Discover more from Campbell Ramble
The smallest violin in the world
Won't somebody please think of the spreadsheet jockeys?
Seven years ago, I left the world’s biggest hedge fund to build a tool for data that could be used by the world’s biggest hedge fund.
The "smartest database in the world."
At the beginning, she was just a random thought:
What if your database was as smart as the OS from Her?
What if it always knew where the data was & could always update it...
What if you could ask it to find, visualize and share data with plain natural language?
What if you didn’t have to code to work with data?
The idea of @rosedotai first started as a joke; a joke about pain.
The kind of pain you get when you don’t know if your book made (or lost) $1m because some "quant" on the other side of the building hasn’t updated the spreadsheet yet.
If the dirty secret of tech is existentialism...
...the dirty secret of finance is spreadsheets.
You remember spreadsheets right?
That killer app propelling maverick Apple founders Jobs and Woz to new heights?
The idea for spreadsheets is simple.
Think of a ledger...
The first electronic spreadsheet - on 1984 hardware - looked a little more green.
There’s even recent evidence that yes, in fact, the oldest known written languages were created in order to make cave wall spreadsheets.
Turns out it helped them track when & where prey would be over the course of the year.
Seasonal adjustment, 40k BC style...
Now, back to today.
Maybe someone recently convinced you to swap your spreadsheets for *code* wrapped nice and tight in Jupyter.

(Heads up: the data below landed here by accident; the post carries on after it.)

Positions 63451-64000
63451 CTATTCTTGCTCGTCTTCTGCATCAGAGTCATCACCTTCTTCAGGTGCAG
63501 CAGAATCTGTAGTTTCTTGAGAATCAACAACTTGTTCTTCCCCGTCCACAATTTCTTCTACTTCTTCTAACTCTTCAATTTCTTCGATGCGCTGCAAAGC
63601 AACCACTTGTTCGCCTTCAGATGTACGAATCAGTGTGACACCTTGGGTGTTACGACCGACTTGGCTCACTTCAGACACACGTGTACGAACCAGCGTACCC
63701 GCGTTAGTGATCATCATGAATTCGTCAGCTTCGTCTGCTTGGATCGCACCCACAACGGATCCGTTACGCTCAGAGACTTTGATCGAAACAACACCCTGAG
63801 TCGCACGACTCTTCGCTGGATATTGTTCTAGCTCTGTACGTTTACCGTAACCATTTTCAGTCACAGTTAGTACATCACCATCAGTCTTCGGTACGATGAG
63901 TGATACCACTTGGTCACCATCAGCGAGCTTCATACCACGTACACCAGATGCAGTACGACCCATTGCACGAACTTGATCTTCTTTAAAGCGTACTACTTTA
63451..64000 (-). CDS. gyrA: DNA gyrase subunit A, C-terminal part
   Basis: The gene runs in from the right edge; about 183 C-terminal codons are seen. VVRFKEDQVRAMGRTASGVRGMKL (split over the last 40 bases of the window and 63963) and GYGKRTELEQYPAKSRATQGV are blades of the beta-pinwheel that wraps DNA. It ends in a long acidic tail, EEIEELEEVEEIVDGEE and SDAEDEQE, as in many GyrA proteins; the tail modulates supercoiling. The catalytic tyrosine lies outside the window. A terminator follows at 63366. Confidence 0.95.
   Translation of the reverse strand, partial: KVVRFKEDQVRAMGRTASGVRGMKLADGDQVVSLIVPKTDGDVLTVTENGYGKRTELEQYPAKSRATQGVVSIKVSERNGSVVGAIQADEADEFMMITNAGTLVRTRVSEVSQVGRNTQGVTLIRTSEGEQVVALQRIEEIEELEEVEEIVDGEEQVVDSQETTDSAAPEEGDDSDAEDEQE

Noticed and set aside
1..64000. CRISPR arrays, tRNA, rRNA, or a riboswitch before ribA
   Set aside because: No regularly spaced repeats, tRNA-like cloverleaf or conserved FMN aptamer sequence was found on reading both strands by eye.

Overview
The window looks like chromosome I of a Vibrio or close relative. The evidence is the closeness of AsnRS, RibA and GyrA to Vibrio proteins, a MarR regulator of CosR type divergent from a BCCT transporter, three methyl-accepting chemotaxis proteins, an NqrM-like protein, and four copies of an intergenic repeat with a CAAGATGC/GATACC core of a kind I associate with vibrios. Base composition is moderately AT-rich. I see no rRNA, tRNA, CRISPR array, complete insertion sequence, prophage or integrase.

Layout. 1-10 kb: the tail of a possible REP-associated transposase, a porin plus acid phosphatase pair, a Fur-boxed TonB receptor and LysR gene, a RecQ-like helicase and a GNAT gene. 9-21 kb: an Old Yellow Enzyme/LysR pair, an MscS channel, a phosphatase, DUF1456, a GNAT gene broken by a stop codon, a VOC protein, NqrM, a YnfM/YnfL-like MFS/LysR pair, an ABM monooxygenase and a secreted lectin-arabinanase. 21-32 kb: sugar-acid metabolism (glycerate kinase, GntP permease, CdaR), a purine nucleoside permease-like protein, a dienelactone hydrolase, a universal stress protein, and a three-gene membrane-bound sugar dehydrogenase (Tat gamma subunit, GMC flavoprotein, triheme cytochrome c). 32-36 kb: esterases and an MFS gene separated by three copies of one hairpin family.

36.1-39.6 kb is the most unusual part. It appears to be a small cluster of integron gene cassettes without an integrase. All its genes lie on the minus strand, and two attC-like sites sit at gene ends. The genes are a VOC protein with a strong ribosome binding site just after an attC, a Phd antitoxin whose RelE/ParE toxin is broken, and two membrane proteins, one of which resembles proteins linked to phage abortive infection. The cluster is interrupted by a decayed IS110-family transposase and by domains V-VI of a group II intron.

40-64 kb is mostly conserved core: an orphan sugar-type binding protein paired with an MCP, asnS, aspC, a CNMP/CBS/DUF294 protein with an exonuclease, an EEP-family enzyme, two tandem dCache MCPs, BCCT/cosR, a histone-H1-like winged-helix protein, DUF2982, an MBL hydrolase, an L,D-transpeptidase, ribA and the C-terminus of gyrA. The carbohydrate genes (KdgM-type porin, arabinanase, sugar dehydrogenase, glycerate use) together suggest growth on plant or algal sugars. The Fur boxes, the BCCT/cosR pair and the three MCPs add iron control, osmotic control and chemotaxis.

Code, by any other name, which does not compute.
So, we go on the hunt for data scientists now that we have all that "big data" that needs science-ing.
Maybe we make a decision, as a firm, to “move things to the cloud.”
Don't forget though: once the scientists reduce all that big data down to something manageable, it goes right back into good old spreadsheets.
Meanwhile, there’s a growing awareness that cleaning, analyzing, and storing data, may be more profitable than trading it.
Recall the stakes are high…
Everyday, I see the best minds of my generation burn out cleaning up data to make charts.
So you ask your classmates from that fancy business school:
"What’s your biggest pain?"
Answer: Finding good data for our spreadsheets.
How that led to Rose is a story for another day.
Until then, we will leave you with this video from @worrydream about a question asked by Alan Kay (of Xerox PARC + Macintosh fame).
"What if code was an inhumane interface for working with data?"
And a taste of what we’re building.